MATS compliance now, with flexibility for the future.
Conflicting demands for complying with EPA’s MATS rule favor a single control technology to deal with multiple types of power plant emissions.
The Homer City decision increases uncertainty—but rewards forward thinking.
The D.C. Circuit’s CSAPR ruling reinforces the benefits of planning ahead and keeping options open. A diverse portfolio strategy reduces risks and costs.
The jurisdictional battle rages on, with FERC and EPA squaring off against the states.
Bruce W. Radford and Michael T. Burr
When Revolutionary War veteran Daniel Shays led an attack on the federal Springfield Armory in January 1787—the spark that ignited the federalist movement—he scarcely could’ve guessed that now, 225 years later, his spiritual descendants would still be fighting that very same battle.
Retrofitting early protected North Carolina ratepayers.
David Hoppock and Sarah Adair
Ongoing litigation over EPA rules raises compliance risks and costs. North Carolina utilities, however, benefited from the state’s forward thinking.
Bold plan for independence, or more partisan overreach?
By Michael T. Burr, Editor-in-Chief
The Republican nominee’s energy plan doesn’t say much about electricity or natural gas. But what it does say should sound familiar to anyone who’s followed energy policy for more than four years.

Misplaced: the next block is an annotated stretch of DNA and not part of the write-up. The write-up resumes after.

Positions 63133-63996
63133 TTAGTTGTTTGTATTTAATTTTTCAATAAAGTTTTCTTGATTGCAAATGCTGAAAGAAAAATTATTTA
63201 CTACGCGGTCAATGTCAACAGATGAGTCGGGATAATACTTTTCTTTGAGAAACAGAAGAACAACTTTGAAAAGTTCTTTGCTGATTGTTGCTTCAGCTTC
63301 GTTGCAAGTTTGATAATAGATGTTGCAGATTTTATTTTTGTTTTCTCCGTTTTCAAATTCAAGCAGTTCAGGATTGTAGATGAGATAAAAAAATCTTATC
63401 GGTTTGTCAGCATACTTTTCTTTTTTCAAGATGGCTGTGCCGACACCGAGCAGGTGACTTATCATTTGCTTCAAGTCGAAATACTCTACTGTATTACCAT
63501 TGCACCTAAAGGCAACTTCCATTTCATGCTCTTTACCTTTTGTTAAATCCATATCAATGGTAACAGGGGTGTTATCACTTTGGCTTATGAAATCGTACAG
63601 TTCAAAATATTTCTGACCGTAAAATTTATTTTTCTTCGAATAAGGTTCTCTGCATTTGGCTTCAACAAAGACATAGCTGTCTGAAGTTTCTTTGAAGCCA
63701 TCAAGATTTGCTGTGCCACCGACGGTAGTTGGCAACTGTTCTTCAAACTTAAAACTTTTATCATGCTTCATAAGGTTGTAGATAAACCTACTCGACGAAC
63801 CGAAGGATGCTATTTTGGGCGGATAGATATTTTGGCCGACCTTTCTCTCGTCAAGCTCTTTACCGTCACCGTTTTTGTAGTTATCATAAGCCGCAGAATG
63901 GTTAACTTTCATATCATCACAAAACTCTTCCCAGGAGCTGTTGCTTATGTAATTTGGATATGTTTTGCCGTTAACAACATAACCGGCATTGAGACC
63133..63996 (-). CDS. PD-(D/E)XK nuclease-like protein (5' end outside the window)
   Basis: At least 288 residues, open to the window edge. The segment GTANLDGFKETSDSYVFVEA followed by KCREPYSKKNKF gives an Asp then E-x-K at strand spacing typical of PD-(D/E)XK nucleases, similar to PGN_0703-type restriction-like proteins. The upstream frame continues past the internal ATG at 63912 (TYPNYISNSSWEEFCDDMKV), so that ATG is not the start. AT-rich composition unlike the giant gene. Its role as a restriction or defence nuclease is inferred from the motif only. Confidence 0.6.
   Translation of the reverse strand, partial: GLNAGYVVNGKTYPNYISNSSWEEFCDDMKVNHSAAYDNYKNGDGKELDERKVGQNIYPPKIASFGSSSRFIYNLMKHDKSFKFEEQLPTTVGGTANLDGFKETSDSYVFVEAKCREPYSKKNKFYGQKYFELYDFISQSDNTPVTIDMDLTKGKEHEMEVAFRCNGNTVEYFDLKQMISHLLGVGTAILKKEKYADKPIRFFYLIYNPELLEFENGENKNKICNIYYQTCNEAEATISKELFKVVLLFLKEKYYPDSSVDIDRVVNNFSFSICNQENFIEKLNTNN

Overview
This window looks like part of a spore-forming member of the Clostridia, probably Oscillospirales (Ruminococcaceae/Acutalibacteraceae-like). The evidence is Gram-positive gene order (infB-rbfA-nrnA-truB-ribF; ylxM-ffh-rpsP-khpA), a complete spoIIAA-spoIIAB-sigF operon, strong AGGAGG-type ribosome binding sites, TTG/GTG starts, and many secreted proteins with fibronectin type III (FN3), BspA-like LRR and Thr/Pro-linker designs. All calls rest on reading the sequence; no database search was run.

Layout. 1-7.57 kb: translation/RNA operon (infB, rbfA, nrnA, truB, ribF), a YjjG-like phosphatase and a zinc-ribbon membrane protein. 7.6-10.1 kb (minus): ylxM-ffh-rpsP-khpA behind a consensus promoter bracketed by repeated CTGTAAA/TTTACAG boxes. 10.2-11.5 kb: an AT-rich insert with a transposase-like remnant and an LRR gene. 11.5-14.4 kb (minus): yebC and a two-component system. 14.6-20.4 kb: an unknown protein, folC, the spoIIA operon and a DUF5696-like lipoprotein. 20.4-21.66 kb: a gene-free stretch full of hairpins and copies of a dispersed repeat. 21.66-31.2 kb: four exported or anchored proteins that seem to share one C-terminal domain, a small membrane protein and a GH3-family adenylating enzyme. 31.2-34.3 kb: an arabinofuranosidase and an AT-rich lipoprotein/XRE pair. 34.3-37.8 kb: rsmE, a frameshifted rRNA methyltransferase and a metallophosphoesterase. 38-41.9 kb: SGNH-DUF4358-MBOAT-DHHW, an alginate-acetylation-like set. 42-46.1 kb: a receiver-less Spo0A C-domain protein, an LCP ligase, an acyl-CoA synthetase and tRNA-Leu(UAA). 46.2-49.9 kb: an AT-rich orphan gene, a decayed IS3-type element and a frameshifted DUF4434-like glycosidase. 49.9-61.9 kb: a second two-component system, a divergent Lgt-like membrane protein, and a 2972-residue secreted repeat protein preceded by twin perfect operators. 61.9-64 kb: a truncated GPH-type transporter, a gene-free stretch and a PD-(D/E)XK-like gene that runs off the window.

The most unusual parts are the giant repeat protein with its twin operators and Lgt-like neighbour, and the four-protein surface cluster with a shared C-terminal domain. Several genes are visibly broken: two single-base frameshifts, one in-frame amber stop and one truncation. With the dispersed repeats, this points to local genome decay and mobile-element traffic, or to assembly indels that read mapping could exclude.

EPA’s new water, waste, and air regulations complicate power plant compliance.
New environmental requirements under the Clean Water Act (CWA) will add to the already complex burden of compliance for power plants. As the Environmental Protection Agency moves forward with cooling water and effluent standards, utilities and generators will have to deal with overlapping rules and conflicting policy goals.
Generators fight back against EPA’s new regulations
With a flurry of major new environmental regulations, the Environmental Protection Agency (EPA) is altering the power generation landscape. But will the new federal rules survive court challenges—to say nothing of next year’s national elections? Fortnightly's Michael T. Burr considers the controversy over new environmental standards. PLUS: Top Utility Lawyers of 2011.
How we got here and what to expect.
New air quality regulations, including the Cross-State Air Pollution Rule, have prompted substantial investments in emission control upgrades. But a series of additional standards—for mercury, toxins, cooling water and ash residue—are driving delays and shutdowns in the coal-fired power fleet. Investment decisions depend on a clear understanding of where EPA is headed, and how the new regulations will affect generators’ costs—and market prices.
1. ‘Policy’ Guides the Grid; 2. Carbon Not a Nuisance (Yet); 3. Gigabucks for Negawatts; 4. A MOPR, Not a NOPR; 5. Ramp Up the Frequency; 6. Cap-and-Trade Still Lives; 7. Cyber Insecurity; 8. Korridor Killer; 9. The Burden Not Shared; 10. Ozone Can Wait.
(April 2011) GE Hitachi and Lockheed Martin team up on nuclear reactor controls; Elster wins metering contract in New Hampshire; Xcel hires Bechtel for nuclear services in Minnesota; Mitsubishi builds transformer HQ in Memphis; Northeast Utilities taps Siemens for transmission projects; Iberdrola sells wind output to FirstEnergy; Consumers and DTE invest $400 million to upgrade pumped storage facility; plus contracts and announcements from Alstom, URS, Areva, groSolar, Pattern Energy, S&C Electric and others.